So What Is Polyamory Anyway?
Does the word polyamory conjure up a mental image of an old, religious man with a long beard surrounded by several underage wives? If so, then we have a lot of educating to do! But have no fear, it will all be clear soon enough. Let’s start off by delineating some of the differences between POLYGAMY and POLYAMORY. First, polygamy technically and legally means “many marriages” while polyamory means “many loves.” Second, polygyny (the prevalent form of polygamy) often stems from male-dominated, religious beliefs, while polyamory more often comes from egalitarian, spiritual philosophies that cultivate male/female equality. They are very, VERY different. Polyamory advocates have put a lot of work into delineating the two concepts for our court systems and media sources. Believe me, my friends, when I say that it’s been a frustrating, uphill battle.
Let’s try and define these two practices even further.
There are many definitions of polygamy. So let’s just focus on the legal definition to reduce confusion. The legal definition just refers to marital partners.
POLYGAMY: According to West’s Encyclopedia of American Law, polygamy is “the offense of having more than one wife or husband at the same time.” In a nutshell, it means being married to more than one person. There are actually two forms of polygamy. The first, Polygyny, is the state (or practice) of having more than one WIFE at a time. This practice can be found in some splinter sects of Mormonism. Then there’s Polyandry, the state (or practice) of having more than one HUSBAND at one time. According to Discovery.com, this form of polygamy is more rare than polygyny, but is practiced by such cultures as the Nyinba people of Nepal.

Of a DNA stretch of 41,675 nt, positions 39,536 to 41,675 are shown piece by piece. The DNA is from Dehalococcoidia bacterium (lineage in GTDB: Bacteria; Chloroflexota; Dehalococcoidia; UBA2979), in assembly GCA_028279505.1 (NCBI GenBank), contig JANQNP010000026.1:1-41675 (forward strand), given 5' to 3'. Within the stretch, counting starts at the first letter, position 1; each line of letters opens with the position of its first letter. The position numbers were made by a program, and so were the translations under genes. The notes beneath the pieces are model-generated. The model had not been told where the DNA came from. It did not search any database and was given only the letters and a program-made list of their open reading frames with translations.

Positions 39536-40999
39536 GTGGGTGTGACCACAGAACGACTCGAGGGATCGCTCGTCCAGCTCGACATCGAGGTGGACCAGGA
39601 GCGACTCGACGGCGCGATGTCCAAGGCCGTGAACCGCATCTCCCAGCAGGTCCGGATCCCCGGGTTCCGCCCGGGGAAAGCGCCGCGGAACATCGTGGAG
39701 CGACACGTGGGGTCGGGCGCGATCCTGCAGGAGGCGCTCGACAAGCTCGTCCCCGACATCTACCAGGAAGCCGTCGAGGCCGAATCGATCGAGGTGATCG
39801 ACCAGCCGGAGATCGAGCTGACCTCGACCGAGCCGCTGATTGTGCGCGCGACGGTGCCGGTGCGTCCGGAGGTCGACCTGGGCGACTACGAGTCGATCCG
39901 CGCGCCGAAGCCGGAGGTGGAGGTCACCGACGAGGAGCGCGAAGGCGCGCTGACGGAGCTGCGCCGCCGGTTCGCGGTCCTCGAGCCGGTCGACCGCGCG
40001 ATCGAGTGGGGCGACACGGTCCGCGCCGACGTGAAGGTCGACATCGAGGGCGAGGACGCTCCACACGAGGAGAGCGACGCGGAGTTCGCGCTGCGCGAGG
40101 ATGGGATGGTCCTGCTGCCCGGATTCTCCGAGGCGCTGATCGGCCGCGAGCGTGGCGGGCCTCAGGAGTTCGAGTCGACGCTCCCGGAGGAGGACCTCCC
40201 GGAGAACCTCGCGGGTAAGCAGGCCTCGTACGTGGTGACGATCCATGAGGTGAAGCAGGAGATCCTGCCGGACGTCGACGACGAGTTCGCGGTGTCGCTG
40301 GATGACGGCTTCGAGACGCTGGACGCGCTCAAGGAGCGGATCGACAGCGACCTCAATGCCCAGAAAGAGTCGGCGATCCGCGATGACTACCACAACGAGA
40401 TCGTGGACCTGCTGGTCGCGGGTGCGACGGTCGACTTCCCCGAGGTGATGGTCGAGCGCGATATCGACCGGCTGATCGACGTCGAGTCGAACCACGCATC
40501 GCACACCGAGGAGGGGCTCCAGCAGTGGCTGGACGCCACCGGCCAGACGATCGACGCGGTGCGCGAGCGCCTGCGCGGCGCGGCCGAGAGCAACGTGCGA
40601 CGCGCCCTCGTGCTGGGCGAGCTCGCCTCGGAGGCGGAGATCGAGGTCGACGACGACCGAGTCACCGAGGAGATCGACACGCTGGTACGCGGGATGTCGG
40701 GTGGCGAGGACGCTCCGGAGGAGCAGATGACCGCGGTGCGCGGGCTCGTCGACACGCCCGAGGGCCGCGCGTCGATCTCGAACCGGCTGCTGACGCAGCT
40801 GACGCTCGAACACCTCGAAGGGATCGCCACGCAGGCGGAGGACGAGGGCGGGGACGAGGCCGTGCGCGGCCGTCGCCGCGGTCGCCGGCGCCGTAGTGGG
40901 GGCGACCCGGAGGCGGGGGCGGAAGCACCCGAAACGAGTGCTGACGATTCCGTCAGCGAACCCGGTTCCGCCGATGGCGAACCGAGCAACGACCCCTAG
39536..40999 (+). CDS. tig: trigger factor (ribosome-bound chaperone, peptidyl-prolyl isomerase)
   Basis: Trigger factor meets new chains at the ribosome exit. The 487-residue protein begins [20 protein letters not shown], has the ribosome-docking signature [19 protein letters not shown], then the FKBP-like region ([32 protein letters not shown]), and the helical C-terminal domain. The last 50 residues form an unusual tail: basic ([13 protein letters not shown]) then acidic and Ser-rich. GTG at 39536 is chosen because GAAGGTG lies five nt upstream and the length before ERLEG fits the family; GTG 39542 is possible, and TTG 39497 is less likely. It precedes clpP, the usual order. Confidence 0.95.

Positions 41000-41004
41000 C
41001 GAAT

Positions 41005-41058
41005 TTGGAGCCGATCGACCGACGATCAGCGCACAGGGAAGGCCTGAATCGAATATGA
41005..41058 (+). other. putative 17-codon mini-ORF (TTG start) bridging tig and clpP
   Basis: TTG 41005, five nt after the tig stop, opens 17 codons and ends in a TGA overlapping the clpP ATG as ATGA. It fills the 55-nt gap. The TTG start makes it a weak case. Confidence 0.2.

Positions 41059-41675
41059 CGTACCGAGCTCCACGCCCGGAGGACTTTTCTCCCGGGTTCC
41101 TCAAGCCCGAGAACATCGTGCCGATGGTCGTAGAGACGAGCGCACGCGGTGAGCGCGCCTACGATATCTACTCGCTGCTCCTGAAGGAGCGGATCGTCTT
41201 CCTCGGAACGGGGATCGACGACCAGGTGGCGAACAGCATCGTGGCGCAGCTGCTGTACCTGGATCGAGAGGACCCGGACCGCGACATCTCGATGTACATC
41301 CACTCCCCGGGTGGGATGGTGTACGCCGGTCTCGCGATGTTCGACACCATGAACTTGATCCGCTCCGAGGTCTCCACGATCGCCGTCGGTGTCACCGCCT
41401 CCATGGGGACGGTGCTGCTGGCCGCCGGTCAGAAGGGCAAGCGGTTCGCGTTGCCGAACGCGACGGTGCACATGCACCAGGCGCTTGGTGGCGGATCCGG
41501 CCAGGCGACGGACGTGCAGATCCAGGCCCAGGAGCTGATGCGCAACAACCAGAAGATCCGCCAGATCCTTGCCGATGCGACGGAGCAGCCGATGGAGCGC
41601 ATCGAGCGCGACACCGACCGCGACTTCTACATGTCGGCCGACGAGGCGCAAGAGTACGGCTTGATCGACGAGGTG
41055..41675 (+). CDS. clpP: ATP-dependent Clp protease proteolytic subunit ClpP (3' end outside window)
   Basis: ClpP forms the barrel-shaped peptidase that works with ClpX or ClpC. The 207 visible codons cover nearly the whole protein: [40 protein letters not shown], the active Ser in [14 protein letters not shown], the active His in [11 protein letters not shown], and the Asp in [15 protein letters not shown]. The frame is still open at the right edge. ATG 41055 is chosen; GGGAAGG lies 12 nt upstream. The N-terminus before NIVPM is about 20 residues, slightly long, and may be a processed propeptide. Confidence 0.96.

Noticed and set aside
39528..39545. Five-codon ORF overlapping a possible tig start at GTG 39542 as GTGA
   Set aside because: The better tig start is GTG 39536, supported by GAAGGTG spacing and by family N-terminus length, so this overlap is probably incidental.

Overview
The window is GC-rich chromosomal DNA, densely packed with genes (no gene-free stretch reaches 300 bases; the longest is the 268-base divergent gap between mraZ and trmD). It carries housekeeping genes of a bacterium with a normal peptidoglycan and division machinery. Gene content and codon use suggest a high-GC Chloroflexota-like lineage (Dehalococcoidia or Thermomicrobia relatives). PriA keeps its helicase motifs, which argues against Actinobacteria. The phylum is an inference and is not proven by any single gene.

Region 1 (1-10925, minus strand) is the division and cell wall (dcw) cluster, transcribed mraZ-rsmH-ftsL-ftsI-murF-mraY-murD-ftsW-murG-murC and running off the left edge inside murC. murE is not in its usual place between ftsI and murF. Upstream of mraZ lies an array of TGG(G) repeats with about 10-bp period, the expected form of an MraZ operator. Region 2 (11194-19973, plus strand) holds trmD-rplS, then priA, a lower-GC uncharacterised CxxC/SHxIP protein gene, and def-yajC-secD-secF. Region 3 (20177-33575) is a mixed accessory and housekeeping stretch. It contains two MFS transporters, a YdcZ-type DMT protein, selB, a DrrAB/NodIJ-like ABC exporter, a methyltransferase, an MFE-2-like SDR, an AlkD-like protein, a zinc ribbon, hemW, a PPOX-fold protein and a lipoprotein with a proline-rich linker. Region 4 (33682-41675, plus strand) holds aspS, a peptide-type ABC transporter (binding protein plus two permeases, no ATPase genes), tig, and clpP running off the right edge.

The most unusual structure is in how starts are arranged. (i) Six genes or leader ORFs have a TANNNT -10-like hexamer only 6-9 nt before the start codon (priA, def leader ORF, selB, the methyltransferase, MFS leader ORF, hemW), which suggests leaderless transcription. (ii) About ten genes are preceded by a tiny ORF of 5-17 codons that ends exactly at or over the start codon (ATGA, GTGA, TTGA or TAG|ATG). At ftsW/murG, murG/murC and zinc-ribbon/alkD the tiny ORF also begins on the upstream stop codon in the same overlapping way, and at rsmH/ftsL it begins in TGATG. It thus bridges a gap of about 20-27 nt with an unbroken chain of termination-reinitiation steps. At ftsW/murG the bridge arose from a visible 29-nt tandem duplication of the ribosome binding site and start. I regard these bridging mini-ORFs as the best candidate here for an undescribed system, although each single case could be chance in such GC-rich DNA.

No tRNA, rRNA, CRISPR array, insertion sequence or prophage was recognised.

POLYAMORY: Poly is Greek, meaning “many” or “several.” Amor is Latin, meaning “love.” Polyamory is the practice, desire, or acceptance of having more than one intimate relationship at a time with the knowledge and consent of everyone involved. Polyamory doesn’t always include the legal practice of marriage.
It is common for people to get polygamy and polyamory confused. First off, the words are almost spelled alike and nearly sound the same! But polygamy is a legal term while polyamory is a philosophical idea that embodies love, equality, and abundance that might (or might not) exist in a polygamous relationship. For instance, even if a polyamorist relationship looks like polygyny, such as with a male/female/female triad, each person’s wants and needs are considered. This egalitarian cornerstone to polyamory often is not found in the prevalent form of polygamy (called polygyny) due to religious beliefs that insist that the man is the leader of the household and the women are subjugated under HIS law. This practice describes the religious and patriarchal dynamics seen on the HBO series Big Love.